A feminist steampunk retelling of Cinderella is gathering buzz. Mechanica sounds incredible, and it comes straight from author Betsy Cornwell’s heart – after all, she loves fairy tale retellings.
In Mechanica, Nicolette learned to be an inventor at her mother’s knee, but her stepsisters have turned her into a servant. When she discovered a secret workshop in the cellar on her sixteenth birthday, she begins to imagine a new life for herself – a life free of her wicked stepsisters.
In addition to Mechanica, Betsy Cornwell is the author of Tides, a YA novel inspired by selkie mythology. She lives in Ireland’s Wild Atlantic Way with her horse-trainer husband, though she previously taught fiction writing at Notre Dame.
By the time I started writing Mechanica as a college student, I’d been obsessed with fairy tale retellings for most of my life. My steampunk take on Cinderella wouldn’t be what it is—in fact, it probably wouldn’t exist at all!—if these authors hadn’t beguiled me into the genre long ago. About two and a half of the books I’ve listed are versions of Cinderella (I’ll explain later), but the rest dip into fairy tale traditions from across history.
Beauty by Robin McKinley
I’ve always loved fairy tales, but reading Beauty at age ten was what really got me hooked on retellings. I adored getting to know the main character so well and experiencing the lush details of her world. I still love rereading this book, especially the descriptions of the Beast’s castle and grounds, and I think of it every time I eat buttered toast and hot chocolate for breakfast! Robin McKinley is definitely my fairy tale role model—I have one more of her books on this list, but I could easily have included them all.
Ella Enchanted by Gail Carson Levine
A perfect book, and a giant among Cinderella retellings! Ella’s voice is witty and endearing, and you’d be hard-pressed to find a more likeable cast of characters in any book. Prince Char is wonderful, too; Levine really knows how to write believably dreamy fairy tale heroes. (See Fairest and The Two Princesses of Bamarre for two of her other great book boyfriends.)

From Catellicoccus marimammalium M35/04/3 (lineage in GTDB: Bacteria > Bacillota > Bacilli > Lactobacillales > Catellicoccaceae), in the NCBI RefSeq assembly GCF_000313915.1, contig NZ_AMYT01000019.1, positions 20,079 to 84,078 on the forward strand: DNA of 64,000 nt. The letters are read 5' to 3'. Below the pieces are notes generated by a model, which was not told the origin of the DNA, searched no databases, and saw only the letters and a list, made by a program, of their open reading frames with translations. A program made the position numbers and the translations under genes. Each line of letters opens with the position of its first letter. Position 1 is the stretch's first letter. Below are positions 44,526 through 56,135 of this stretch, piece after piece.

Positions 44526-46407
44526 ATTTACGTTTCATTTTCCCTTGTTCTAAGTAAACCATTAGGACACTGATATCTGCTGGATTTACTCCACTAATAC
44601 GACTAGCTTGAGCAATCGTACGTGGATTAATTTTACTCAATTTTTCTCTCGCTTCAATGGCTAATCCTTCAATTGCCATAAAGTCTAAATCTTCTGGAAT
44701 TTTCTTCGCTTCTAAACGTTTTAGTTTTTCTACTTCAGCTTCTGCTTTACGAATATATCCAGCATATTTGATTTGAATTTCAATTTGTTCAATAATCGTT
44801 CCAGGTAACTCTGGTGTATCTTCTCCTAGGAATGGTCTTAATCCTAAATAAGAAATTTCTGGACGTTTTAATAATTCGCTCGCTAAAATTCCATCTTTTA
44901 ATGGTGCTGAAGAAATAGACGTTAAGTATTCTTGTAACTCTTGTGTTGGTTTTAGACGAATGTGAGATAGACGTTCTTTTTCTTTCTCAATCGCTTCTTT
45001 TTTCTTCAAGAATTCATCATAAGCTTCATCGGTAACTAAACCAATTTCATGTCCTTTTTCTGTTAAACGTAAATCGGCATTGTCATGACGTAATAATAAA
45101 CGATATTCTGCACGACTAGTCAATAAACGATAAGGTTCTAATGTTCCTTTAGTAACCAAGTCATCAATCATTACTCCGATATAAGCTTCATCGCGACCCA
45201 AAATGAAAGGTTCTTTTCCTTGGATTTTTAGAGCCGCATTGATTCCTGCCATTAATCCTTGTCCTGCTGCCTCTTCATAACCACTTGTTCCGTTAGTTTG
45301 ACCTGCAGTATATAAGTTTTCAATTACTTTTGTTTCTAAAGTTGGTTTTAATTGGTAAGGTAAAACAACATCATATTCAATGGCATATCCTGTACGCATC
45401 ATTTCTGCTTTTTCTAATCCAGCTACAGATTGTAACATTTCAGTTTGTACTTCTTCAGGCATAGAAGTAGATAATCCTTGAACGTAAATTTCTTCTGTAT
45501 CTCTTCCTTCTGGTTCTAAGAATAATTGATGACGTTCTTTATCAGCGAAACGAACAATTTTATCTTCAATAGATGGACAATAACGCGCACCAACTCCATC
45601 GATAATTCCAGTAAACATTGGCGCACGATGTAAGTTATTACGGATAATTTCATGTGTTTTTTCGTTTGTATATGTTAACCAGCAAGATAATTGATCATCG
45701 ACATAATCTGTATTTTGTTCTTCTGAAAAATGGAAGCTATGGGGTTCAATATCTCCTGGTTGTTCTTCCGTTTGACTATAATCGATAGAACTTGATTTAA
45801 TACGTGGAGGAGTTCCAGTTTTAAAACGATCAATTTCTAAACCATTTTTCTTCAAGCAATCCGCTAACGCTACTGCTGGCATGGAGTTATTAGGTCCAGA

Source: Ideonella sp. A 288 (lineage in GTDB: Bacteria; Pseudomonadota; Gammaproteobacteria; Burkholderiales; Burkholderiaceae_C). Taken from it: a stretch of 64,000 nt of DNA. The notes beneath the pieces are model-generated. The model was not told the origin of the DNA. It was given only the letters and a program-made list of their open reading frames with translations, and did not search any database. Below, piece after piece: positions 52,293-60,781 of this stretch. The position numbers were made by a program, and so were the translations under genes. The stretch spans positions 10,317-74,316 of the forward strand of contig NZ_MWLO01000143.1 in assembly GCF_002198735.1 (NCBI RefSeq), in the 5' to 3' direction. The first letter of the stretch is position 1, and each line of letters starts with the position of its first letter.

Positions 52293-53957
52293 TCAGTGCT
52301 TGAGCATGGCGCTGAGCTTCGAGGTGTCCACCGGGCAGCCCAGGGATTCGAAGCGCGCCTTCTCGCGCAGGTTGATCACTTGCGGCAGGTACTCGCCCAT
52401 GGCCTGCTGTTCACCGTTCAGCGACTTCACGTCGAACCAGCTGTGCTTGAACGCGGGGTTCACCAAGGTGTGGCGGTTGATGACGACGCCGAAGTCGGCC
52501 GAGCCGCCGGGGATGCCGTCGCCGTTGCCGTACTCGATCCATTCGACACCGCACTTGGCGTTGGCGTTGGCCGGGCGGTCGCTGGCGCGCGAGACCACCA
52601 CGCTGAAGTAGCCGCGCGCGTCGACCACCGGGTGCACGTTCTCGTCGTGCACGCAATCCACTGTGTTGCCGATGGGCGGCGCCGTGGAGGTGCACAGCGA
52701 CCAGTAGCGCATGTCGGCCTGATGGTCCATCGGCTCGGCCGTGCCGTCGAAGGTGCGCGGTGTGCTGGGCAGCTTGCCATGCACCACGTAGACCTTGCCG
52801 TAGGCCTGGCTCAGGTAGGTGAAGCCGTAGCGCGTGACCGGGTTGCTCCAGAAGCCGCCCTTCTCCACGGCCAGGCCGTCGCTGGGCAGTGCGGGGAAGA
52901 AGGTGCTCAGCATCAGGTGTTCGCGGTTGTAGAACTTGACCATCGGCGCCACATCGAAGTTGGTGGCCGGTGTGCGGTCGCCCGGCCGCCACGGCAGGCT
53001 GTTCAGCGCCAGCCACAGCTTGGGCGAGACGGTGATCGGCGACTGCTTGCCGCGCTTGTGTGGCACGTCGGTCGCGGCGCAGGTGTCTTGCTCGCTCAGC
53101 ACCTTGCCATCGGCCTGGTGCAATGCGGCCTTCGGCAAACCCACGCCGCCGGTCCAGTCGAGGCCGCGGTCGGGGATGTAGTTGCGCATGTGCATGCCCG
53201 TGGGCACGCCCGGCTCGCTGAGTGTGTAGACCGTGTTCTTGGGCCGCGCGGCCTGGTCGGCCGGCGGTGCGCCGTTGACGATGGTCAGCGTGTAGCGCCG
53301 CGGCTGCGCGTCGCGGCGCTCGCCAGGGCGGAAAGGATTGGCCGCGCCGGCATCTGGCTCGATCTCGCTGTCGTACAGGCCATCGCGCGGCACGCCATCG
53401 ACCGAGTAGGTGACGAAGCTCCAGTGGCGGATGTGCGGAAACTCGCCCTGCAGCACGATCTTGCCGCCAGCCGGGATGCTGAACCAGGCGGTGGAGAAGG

Just Ella by Margaret Peterson Haddix
Prince Charming isn’t so dreamy in this one—in fact, he’s a shallow creep—but that’s part of what makes this giant among Cinderella retellings so perfect. Ella’s a tough cookie who gets herself to the ball, but after she’s swept away as the prince’s fiancée, she starts to realize that life at the palace is not so great after all . . . and they’re not just going to let her leave.
Deerskin by Robin McKinley
This is my half-Cinderella retelling, because its source tale, “Allerleirauh” (also called “Donkeyskin” or “Thousandfurs”) is basically Cinderella-as-nightmare. It is a troubling book to get through, but it offers so many gifts of lyricism and insight if you stick with it. Its main character spends much of the novel dealing with severe trauma and repressed memories; it’s also radiantly hopeful, cathartic, and compassionate. Robin McKinley really is without equal among living fairy tale writers.
The Bloody Chamber by Angela Carter
A collection of short stories so lusciously written, so dark and seductive and dangerous, that reading The Bloody Chamber is like eating a box of exquisite but poisoned dark chocolates. Angela Carter’s style is so jaw-droppingly gorgeous and intelligent that I learn something new from it every time I return to her writing. The title story is a retelling of Bluebeard, but my favorite may be “The Company of Wolves,” which works with the underlying tensions of “Little Red Riding Hood.”
What are your favorite fairy tale retellings? Sound off in the comments below!